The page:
"We also need the public to be supporting it. Will the public feel comfortable enough coming out and that's where we are. God knows, (wife) Joanne and I have looked at different scenarios and we're ready to go when the health experts say we can do.
"What I will say is it's been over eight weeks (lockdown) and I'd rather get it over with this year while we can and while we are in control than have it come back."
He's also enjoying more time with son Conrad (12) and nine-year-old daughter Charlotte.
The father of two adds: "This is the time to reset everything. Reset our lives and it's time you will never get back.
"It's time with our kids, time that we never used to have and we can't resent that. If there is nothing we can do we might as well make the most of it."
Q. What's the best piece of business (or life) advice you've ever been given?
A. I have worked with lots of really inspirational people and they all spurred me on, so I don't have any one saying. I do think that there is always merit in knowing your business, listening to customers and having a good bit of luck.
Q. If you weren't doing this job, what would be your other career?
A. If I wasn't a chef I would be doing something creative.
Q. What was your last holiday?
A. I was in London recently with the family, which is always a treat, I still love it and a little bit of me still wishes we had stayed living there. The streets aren't paved with gold but there are endless opportunities.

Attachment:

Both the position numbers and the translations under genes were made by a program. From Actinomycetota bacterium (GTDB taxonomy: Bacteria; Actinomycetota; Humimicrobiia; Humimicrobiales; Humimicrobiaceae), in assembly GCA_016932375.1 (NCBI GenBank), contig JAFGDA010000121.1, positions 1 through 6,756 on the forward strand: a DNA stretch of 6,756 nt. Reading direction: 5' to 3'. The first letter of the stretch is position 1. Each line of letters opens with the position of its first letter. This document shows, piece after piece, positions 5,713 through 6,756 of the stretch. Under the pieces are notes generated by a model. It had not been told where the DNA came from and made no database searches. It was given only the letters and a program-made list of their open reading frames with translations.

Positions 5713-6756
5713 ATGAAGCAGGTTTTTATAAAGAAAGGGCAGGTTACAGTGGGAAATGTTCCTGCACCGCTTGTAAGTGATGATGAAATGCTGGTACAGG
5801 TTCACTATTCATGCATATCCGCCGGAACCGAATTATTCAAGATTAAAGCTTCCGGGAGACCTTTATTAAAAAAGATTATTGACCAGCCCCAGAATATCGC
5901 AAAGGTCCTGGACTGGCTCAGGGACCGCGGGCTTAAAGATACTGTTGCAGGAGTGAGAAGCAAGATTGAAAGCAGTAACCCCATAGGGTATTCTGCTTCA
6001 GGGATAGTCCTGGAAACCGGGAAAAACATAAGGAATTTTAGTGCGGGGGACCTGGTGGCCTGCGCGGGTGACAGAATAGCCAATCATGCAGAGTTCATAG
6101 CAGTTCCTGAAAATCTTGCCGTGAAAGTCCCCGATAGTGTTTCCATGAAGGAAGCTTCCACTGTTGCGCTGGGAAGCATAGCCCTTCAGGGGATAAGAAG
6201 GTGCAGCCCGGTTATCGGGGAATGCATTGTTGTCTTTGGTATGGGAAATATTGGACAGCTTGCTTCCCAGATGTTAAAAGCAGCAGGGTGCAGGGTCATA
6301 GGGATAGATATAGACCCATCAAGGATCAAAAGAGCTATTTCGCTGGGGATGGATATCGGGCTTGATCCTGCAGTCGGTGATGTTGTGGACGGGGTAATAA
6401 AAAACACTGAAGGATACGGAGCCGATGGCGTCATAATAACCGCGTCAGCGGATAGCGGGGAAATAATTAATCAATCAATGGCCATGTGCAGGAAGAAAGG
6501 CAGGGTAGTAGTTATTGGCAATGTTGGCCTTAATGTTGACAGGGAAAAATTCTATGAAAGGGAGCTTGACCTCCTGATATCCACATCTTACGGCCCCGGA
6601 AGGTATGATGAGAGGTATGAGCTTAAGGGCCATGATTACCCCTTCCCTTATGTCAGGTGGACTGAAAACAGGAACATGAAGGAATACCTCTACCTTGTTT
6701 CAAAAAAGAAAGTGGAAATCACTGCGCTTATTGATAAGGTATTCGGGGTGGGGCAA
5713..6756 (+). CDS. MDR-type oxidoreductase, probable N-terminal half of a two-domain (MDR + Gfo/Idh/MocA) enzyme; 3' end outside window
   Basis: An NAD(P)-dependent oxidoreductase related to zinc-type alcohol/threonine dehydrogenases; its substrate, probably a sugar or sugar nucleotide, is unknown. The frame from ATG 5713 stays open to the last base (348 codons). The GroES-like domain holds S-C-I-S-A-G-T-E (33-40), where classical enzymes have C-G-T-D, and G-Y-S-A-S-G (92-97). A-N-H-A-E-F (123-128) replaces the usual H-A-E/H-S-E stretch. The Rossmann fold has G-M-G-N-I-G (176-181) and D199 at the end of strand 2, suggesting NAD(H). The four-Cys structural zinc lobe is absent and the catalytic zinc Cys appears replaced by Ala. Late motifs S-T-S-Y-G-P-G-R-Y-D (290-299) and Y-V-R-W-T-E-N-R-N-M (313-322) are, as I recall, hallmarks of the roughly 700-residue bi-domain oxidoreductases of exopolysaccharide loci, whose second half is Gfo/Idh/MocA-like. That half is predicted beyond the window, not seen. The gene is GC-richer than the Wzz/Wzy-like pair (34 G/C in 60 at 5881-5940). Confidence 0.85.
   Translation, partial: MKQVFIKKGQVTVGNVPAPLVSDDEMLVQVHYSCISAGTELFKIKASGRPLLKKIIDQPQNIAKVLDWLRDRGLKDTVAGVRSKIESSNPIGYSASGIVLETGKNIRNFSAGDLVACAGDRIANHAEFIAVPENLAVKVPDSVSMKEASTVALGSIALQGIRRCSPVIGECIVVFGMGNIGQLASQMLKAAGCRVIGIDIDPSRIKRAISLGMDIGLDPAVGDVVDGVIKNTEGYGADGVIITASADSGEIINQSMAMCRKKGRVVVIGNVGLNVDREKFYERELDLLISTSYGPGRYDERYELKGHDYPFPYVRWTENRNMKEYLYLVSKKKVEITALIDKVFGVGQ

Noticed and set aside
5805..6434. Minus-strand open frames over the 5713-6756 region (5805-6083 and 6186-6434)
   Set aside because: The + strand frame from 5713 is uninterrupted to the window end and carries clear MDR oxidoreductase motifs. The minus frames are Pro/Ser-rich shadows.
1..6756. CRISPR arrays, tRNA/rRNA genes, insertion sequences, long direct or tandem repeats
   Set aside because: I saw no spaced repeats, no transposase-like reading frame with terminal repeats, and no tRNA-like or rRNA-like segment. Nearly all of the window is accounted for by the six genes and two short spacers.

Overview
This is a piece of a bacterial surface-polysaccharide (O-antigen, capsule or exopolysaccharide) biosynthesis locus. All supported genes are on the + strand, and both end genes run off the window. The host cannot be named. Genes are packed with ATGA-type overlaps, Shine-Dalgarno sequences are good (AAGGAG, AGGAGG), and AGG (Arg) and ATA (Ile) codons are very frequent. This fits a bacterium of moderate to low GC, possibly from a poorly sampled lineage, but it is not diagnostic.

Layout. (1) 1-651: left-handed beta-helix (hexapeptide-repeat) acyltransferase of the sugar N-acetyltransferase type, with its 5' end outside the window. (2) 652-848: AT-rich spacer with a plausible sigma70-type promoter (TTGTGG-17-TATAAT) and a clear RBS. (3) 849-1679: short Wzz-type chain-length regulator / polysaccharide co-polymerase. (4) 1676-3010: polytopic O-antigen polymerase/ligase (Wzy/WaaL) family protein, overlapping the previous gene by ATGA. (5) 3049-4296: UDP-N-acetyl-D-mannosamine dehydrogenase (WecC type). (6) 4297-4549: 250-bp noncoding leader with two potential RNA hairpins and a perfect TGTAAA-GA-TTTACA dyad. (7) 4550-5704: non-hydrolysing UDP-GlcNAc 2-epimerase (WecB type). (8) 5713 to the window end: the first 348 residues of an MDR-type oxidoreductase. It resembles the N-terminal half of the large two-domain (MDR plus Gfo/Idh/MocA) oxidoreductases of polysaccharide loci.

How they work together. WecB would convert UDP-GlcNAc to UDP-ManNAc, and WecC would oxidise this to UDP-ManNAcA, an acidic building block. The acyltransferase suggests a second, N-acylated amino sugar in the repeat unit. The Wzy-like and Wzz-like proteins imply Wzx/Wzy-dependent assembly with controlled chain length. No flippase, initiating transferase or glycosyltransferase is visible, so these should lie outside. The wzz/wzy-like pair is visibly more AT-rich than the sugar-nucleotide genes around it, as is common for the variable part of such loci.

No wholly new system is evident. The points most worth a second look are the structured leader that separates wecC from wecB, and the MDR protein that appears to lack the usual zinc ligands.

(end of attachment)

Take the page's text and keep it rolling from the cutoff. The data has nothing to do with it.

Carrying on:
Q. What are your hobbies/interests?
A. I love art and art galleries, going to new restaurants and old ones. Over the past eight weeks the family and I have taken up cycling and walking.
Q. If you enjoy reading, can you recommend a book?
A. If I told you that the main books I buy are cookbooks would you believe me? Cookery books are a real passion of mine. My wife Joanne has the Audible app downloaded and being on the go it's a great way to read the latest book while driving, cooking etc.
Q. How do you sum up working in the restaurant business?
A. It is like being on the best roller coaster of your life, I love it as it has given me so much in my life. I have met so many good friends through work and restaurants and, like all businesses, it has those dips. We all need to remain positive even though it is tough some days.